Chapter 10. Managing the Audit Trails
Raspberry. There’s only one man who would dare give me the raspberry: Lone Star!
—Dark Helmet Spaceballs
The word audit usually makes people a little nervous; even when they have nothing to hide. An audit, in the world of accountants, is to examine an individual or organization’s financial records formally. The goal of an audit is either to validate that people or organizations have followed the letter of the law, or uncover their horrible misdeeds. The success of an audit must be based upon records of transactions. Without these records, performing an audit requires far more detective work or is rendered impossible.
In the computing world, audits can be formal or informal interrupt-driven processes performed by system administrators to answer questions. A question like “Why haven’t we received the mail our client sent?” sends administrators scurrying through mail logs. A more difficult question to answer might be, “Why didn’t that dynamic web page load right?” because web server access logs, error logs, and database query logs may need to be consulted to build a complete picture of what transpired. In a security context, an incident response team conducts an audit to try to uncover any transgressions and perform root cause analysis. All these questions and mysteries can be solved . . . as long as you have a record of the transactions, or logs.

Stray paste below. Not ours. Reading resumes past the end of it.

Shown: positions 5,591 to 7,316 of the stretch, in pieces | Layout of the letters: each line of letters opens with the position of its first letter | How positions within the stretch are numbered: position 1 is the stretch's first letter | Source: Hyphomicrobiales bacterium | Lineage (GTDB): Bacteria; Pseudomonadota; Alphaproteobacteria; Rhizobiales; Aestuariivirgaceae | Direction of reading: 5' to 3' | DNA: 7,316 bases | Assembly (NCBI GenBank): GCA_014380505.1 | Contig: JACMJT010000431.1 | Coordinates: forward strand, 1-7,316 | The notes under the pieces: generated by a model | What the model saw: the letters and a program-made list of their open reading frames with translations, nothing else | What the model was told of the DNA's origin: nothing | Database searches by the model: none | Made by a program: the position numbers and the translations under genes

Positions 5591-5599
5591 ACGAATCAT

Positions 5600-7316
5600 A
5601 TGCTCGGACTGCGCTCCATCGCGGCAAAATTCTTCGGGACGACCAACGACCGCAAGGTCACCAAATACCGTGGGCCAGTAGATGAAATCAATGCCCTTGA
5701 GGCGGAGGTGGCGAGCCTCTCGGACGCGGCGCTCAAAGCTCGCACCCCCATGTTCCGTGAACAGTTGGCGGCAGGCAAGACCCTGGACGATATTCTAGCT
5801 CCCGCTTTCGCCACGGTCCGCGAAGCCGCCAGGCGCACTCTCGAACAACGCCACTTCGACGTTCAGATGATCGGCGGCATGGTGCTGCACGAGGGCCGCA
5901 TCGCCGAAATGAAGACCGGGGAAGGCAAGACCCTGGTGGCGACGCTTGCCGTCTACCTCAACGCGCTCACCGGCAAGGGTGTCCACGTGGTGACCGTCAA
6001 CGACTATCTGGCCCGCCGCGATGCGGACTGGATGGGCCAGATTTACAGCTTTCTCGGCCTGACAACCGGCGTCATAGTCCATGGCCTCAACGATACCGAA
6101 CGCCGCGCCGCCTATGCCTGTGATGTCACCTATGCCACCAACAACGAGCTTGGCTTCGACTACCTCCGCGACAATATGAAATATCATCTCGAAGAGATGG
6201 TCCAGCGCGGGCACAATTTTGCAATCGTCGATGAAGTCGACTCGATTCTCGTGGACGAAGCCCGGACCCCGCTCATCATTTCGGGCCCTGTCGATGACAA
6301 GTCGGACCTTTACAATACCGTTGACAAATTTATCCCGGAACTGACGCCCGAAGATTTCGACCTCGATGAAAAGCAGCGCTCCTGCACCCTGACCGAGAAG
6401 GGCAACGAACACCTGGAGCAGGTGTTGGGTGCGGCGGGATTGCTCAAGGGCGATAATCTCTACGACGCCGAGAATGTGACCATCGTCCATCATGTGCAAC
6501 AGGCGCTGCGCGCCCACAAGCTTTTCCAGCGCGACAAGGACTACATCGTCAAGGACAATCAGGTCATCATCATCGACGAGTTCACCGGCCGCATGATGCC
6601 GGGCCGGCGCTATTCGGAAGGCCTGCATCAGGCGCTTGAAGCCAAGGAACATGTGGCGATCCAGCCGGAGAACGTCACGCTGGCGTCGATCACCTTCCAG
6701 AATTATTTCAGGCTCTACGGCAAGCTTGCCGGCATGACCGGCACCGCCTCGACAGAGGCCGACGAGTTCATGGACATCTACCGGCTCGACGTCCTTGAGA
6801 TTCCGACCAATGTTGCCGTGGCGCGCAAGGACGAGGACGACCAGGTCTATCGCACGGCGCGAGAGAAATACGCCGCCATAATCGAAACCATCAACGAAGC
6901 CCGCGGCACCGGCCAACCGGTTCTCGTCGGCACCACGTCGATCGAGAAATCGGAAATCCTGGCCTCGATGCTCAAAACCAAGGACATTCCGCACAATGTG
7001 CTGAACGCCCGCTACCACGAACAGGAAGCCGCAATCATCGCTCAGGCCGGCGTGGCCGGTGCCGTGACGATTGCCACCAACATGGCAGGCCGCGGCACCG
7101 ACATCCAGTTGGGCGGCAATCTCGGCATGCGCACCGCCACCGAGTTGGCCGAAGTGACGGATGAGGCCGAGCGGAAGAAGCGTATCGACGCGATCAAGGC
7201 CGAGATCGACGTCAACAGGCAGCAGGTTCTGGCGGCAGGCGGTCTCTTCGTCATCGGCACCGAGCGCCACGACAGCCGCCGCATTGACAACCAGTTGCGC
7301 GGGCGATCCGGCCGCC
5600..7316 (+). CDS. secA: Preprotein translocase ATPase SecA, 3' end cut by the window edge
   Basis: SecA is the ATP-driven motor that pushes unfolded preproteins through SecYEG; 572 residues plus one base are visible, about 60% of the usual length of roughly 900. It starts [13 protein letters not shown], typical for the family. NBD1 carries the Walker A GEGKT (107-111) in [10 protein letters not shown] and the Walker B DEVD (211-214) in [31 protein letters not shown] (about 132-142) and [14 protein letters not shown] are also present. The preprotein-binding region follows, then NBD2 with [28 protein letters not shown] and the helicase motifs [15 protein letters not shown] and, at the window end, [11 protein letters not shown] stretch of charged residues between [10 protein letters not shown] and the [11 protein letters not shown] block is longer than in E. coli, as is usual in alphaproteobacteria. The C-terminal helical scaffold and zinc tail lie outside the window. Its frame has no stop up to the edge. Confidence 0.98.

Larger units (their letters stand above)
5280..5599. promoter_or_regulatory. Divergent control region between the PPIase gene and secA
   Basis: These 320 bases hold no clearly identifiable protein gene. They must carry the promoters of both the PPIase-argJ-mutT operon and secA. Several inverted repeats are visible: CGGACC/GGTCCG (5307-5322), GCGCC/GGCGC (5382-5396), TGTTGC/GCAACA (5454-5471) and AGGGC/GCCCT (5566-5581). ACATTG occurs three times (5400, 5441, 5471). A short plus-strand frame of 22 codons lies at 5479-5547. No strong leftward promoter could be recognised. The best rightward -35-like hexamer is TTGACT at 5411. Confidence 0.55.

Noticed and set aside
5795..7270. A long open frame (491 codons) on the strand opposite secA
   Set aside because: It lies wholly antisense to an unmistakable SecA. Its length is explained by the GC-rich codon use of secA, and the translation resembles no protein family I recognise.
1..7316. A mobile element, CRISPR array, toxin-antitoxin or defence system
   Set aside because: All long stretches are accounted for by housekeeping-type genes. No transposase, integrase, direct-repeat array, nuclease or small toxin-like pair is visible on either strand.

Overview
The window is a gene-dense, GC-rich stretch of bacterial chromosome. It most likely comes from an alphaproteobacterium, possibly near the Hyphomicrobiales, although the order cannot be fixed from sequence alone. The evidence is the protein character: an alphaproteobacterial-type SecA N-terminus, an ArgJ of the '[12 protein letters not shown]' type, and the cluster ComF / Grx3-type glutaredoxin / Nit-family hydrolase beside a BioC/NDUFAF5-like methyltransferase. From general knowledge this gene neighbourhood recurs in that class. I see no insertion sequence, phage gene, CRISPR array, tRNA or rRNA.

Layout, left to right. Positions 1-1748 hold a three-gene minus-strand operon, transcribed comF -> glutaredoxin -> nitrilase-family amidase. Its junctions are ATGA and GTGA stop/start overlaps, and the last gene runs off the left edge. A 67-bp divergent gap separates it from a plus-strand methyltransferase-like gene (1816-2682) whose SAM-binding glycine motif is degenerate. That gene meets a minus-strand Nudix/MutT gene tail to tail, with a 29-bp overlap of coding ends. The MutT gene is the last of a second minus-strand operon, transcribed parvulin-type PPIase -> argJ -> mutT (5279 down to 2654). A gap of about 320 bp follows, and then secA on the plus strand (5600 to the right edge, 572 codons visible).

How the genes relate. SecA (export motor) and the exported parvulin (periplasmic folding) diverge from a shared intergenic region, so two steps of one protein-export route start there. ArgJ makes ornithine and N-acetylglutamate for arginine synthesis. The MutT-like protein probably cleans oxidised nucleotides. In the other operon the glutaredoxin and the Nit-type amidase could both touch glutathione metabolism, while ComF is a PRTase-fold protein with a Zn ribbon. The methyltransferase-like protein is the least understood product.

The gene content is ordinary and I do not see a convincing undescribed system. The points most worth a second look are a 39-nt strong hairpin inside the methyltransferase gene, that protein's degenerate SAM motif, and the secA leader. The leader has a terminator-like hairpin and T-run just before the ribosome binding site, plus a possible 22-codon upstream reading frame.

A part of our job as system administrators is to keep an eye on the systems we have built and that ...